During the liberation struggle, many Hindus in Bangladesh were forced to convert to save their lives. Fearing for his life, he had to spend his days with a Muslim identity. The family of Sachindra Chandra Aich had to go through a similar horrific experience in 1971. English teacher Sachindra was recognized by everyone in the city as Sachin Sir. At that time he was a teacher of English at Mymensingh City College.
Sachindra Chandra Aich told BBC Bangla that after March 25, killings of Hindus and members of the Awami League and arson in their homes started in his city as well. All the members of the Hindu community were suffering from this. Then they went to the villages.
“At the beginning of the war, on March 31, we all went to Shivrampur village. After staying in the village for a long time, the money ran out. Then with the help of my Muslim friends, I returned to the city. I stayed at the house of Muslim students.”
- Conversions to save lives and jobs
Despite being working in City College, Sachindra was not able to go there due to being a Hindu.
“The headmaster who was there at that time said that how will you come to school? Those who are local, those who are Bihari, they cannot tolerate Hindus.”
“That’s why even after not forcing anyone, we were forced to go to Badi Masjid and convert to Islam, to save our lives and jobs. After that I started going to the job.”
At that time he, his wife, parents, sister – all had converted to Islam.
His sister Kanan Sarkar told BBC Bangla, “We had to face some problems even after converting. Due to various pressures, we had to change our religion. Pressure means that no one put pressure directly. But such circumstances had arisen around that it was forced to convert to religion.
“The Pakistanis were searching madly to nab one of our relatives. On meeting him, he said that if you want to live, then become a Muslim. I have also become a Muslim.”
“Then we were in the village. Later we moved back from the village to the city. Even after coming to the city, we could not come out of the house. Even my elder brother was not able to go to his school job. All four On the other hand, it was being told that we could not leave the house without making Islamic cards. We were trapped inside the house. Then saw that there is no way, how long can we stay in captivity like this?”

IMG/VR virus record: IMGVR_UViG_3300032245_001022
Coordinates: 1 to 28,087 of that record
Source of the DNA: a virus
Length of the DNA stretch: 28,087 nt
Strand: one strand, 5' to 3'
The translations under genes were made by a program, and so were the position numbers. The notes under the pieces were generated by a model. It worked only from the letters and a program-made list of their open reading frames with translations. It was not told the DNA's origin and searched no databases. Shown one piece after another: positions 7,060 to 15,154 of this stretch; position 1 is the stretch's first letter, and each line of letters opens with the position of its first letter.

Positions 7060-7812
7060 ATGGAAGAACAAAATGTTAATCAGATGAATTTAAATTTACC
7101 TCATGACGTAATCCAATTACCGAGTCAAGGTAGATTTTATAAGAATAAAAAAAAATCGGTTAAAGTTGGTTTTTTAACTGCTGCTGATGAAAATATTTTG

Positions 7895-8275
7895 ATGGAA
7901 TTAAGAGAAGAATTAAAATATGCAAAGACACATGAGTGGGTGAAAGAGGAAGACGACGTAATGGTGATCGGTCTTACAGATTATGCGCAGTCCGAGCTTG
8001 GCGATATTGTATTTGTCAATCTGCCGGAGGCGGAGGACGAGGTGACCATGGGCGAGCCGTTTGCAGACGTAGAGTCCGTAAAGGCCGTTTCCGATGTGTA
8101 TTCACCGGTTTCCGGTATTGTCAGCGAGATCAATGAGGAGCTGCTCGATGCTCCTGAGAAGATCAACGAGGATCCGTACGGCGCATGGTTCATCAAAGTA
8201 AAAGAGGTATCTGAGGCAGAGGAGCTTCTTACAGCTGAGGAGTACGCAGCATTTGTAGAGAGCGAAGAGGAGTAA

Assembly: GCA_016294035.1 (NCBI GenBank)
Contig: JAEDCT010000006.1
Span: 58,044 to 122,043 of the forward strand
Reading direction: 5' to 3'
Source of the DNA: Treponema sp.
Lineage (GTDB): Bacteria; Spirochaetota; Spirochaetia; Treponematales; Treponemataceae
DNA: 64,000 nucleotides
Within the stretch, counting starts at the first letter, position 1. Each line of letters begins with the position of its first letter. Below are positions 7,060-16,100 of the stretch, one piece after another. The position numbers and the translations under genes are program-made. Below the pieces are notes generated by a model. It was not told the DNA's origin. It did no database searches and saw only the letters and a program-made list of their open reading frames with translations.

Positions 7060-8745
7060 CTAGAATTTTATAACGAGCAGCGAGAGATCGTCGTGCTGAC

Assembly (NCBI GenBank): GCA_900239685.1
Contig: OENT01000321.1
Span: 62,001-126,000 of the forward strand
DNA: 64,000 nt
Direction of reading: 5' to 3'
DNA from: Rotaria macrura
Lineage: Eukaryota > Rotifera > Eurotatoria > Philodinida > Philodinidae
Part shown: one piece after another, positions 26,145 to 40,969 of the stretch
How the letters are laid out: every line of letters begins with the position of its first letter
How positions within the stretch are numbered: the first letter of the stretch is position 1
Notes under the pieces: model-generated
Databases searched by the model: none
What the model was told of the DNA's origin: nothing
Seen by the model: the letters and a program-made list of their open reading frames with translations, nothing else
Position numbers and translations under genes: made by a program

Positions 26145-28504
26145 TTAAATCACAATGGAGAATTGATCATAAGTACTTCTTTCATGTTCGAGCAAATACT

After this explained to the parents. Stay alive first, then the accounts of religion will be seen. After that we converted..
- We were supervised even after conversion
The Kanan government says that even after the conversion of religion, those people did not get complete peace.
“Even after that, it is not that we were able to live completely in peace. There were all kinds of pressures. Like once the news came that our younger brother would be caught. Then we ran to many people. “
He told, “During Ramzan, women used to enter our house in herds. They used to overturn our food, rice dishes. They used to say – hey you guys do not fast.”
It is considered very important for married Hindu women to wear sindoor. But from then till the country became independent, those people had stopped applying vermilion.
Sachindra Chandra Aich told that even after becoming a Muslim, he had to live in different places by changing houses. At that time he had to hide in the house of various Muslim friends. Valuable gold ornaments had to be kept hidden in their homes.
To prove himself a Muslim, he had to offer prayers in the mosque.
At that time Sachindra Aich often had to go to the mosque to offer prayers to prove that he was a Muslim. Although he did not know much about it, but he used to offer prayers after seeing others in the mosque.
“On the first day he taught me to wash my hands and feet. My student, he said, ‘Sir, after seeing others, you should get up accordingly.’ Then every Friday he used to go to the mosque, on some day he has also offered prayers five times.
He said, “During Ramadan, he fasted for the first few days. After that I could not do it. So when I used to go out I was always without food.”
He got an identity card after he started going on a job as a Muslim. They often had to produce a Muslim identity certificate at checkpoints in different parts of the city.
“Are you a Hindu or a Muslim?’ ‘
- guilt of converting
Sachindra Aich said that the day the country became independent, it seemed as if we got our religion back.
He told, “As soon as the country became independent, Muslim women who were around came running and applied vermilion on the foreheads of my wife, mother and sister. We became Hindus again.”
Kanan Sarkar said, “The day after Mymen Singh got free, we returned to our city house. On that day our landlord’s wife brought a box of vermilion and put vermilion on my mother and my forehead.”
“Like we forgot the guilt of converting for a moment. With the independence of the country, we got our religion back.”
He said that to return to Hinduism, they did not need any religious rule, law or any kind of atonement.
Sachindra Chandra Aich said, “If the country was not independent, we might not have found our existence.”